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Environmental Science and Pollution Research

, Volume 25, Issue 28, pp 28335–28343 | Cite as

Environmental surveillance for Vibrio cholerae in selected households’ water storage systems in Accra Metropolitan Area (AMA) prior to the 2014 cholera outbreak in Accra, Ghana

  • Dzidzo Regina Yirenya-Tawiah
  • Ama Darkwa
  • Mawuli Dzodzomenyo
Research Article
  • 71 Downloads

Abstract

Cholera is a global public health problem with high endemicity in many developing countries in Africa. In 2014, Ghana experienced its largest epidemic with more than 20,000 cases and 200 deaths; most of it occurred in the Accra Metropolitan Area (AMA). Ghana’s disease surveillance system is mainly clinically based and focused on case detection and management. Environmental exploration for the etiological agents is missing from the surveillance strategy. This study therefore assessed the occurrence of toxigenic Vibrio cholerae in water storage systems in selected high risk areas in the AMA area prior to the 2014 outbreak. Three hundred twenty water samples from 80 households’ water storage systems were analyzed for toxigenic Vibrio cholerae using the bacterial culture method. Presumptive V. cholerae was isolated from 83.8% of households’ water storage systems. The viable cells ranged from 1 to 1400 CFU/100 ml. Vibrio cholerae O1 serotype was isolated from five households in Old Fadama, one household in Shiabu, and one household in Bukom in the month of May and a similar trend was observed for the months of June and July. The presence of Vibro cholerae in the water storage vessels used for drinking confirms the need to consider environmental surveillance for toxigenic Vibro cholerae particularly in high-risk areas to strengthen the existing surveillance system.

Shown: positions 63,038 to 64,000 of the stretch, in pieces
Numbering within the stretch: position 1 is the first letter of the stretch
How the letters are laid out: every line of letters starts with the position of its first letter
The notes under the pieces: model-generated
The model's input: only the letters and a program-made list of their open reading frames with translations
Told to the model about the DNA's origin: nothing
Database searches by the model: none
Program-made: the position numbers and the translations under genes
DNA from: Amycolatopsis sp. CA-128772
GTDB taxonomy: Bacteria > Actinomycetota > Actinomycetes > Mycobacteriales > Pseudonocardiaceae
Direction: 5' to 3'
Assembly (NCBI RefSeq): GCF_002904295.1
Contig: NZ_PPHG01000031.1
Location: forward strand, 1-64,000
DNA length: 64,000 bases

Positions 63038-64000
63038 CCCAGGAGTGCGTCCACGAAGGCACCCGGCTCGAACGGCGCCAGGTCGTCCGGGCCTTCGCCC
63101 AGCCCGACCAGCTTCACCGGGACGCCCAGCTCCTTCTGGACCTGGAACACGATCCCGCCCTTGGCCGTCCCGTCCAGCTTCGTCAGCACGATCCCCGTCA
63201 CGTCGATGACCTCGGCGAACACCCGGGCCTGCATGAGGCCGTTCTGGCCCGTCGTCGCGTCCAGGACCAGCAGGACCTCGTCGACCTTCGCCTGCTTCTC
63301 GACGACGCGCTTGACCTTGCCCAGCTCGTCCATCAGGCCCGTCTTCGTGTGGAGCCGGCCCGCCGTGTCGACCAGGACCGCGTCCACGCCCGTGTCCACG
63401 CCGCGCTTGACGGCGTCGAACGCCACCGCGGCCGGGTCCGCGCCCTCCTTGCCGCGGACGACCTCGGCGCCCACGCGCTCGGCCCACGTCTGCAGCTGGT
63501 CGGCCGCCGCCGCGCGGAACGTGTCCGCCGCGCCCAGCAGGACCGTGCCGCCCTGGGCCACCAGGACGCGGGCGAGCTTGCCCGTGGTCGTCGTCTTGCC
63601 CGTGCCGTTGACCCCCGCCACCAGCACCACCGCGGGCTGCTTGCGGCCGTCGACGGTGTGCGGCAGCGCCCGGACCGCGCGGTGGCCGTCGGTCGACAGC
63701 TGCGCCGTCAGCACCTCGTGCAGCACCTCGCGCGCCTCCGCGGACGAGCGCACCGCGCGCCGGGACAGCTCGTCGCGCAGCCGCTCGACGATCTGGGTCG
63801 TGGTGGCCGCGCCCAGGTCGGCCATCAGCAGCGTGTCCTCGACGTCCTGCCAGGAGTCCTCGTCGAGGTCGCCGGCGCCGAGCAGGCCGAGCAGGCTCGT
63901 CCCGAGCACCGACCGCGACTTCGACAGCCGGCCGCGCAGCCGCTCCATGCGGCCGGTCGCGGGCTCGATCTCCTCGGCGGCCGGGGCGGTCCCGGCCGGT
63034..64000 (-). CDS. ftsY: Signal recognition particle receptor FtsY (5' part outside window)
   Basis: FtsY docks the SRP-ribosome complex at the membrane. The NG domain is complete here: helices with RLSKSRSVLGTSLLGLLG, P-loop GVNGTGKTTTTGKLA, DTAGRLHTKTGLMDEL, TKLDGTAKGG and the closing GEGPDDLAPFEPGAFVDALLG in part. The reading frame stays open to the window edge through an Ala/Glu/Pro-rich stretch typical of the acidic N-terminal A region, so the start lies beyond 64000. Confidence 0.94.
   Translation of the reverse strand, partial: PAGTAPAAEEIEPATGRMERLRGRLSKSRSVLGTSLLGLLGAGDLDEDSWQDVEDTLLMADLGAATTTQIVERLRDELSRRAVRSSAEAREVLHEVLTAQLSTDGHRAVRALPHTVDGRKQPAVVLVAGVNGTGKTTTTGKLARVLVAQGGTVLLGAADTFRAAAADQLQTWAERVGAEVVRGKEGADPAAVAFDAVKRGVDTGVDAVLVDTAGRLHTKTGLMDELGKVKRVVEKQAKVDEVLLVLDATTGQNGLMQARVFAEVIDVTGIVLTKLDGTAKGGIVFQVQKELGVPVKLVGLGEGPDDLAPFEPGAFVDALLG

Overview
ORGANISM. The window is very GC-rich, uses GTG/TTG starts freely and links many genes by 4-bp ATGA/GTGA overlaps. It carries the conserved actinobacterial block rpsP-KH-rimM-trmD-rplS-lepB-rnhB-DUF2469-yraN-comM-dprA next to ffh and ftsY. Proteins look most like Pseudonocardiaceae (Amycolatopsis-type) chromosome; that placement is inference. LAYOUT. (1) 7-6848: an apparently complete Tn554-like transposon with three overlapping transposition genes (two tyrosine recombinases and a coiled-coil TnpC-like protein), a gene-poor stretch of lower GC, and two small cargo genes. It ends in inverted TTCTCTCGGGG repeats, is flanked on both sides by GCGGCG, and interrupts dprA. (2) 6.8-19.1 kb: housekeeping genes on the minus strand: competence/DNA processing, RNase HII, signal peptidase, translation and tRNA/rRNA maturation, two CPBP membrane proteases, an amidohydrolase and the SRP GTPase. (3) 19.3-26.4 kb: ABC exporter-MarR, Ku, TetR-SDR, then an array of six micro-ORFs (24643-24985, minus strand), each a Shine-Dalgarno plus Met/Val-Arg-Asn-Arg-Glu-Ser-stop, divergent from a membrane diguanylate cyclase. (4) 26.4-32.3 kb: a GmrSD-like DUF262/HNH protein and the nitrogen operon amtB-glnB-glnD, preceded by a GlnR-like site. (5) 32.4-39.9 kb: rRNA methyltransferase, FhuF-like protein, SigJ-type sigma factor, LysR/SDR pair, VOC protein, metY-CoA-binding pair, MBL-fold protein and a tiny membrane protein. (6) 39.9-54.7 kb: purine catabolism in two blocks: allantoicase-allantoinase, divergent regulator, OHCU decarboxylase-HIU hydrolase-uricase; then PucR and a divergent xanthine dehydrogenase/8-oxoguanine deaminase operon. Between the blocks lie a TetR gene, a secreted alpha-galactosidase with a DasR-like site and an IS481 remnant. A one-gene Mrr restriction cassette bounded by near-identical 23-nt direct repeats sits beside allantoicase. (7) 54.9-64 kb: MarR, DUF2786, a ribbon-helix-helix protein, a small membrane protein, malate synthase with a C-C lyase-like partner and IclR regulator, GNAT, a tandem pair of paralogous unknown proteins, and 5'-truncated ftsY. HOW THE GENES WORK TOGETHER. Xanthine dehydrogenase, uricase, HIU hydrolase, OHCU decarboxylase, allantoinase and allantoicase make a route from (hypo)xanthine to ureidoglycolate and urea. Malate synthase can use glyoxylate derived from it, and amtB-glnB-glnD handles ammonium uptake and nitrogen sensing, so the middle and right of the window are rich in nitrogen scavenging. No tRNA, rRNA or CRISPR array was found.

Keywords

Domestic water safety Enteric bacteria Urban Serotype Environment Contamination 

Notes

Acknowledgements

We wish to acknowledge the contributions of Water Research Institute (WRI) of the Council for Scientific and Industrial Research (CSIR). Dr. Kelly Baker of Emory University, Atlanta, USA, and the Sanipath team of WRI, Mr. Selorm Borbor for all the help during the laboratory analysis. Also acknowledged is Mr. Gideon Tetteh of the Institute for Environment and Sanitation Studies (IESS) for helping with the statistical analysis. We acknowledge the Writeshop organised by BANGA Africa Project through the University of Ghana.

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Copyright information

© Springer-Verlag GmbH Germany, part of Springer Nature 2018

Authors and Affiliations

  1. 1.Institute for Environment and Sanitation StudiesUniversity of GhanaAccraGhana
  2. 2.School of Public HealthUniversity of GhanaAccraGhana

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